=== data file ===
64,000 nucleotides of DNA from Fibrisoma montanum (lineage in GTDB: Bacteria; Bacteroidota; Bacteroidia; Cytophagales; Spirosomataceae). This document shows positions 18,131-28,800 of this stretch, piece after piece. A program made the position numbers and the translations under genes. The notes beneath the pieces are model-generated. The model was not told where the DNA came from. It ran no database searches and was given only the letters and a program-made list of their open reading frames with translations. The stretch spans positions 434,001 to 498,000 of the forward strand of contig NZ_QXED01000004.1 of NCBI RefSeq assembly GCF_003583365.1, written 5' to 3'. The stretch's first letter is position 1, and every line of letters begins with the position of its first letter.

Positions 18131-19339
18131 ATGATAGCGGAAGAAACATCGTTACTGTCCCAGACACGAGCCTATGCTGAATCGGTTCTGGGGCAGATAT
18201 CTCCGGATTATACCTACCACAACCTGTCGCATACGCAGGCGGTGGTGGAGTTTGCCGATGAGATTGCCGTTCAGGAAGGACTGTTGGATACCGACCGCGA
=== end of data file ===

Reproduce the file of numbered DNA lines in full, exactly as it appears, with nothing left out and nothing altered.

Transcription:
64,000 nucleotides of DNA from Fibrisoma montanum (lineage in GTDB: Bacteria; Bacteroidota; Bacteroidia; Cytophagales; Spirosomataceae). This document shows positions 18,131-28,800 of this stretch, piece after piece. A program made the position numbers and the translations under genes. The notes beneath the pieces are model-generated. The model was not told where the DNA came from. It ran no database searches and was given only the letters and a program-made list of their open reading frames with translations. The stretch spans positions 434,001 to 498,000 of the forward strand of contig NZ_QXED01000004.1 of NCBI RefSeq assembly GCF_003583365.1, written 5' to 3'. The stretch's first letter is position 1, and every line of letters begins with the position of its first letter.

Positions 18131-19339
18131 ATGATAGCGGAAGAAACATCGTTACTGTCCCAGACACGAGCCTATGCTGAATCGGTTCTGGGGCAGATAT
18201 CTCCGGATTATACCTACCACAACCTGTCGCATACGCAGGCGGTGGTGGAGTTTGCCGATGAGATTGCCGTTCAGGAAGGACTGTTGGATACCGACCGCGA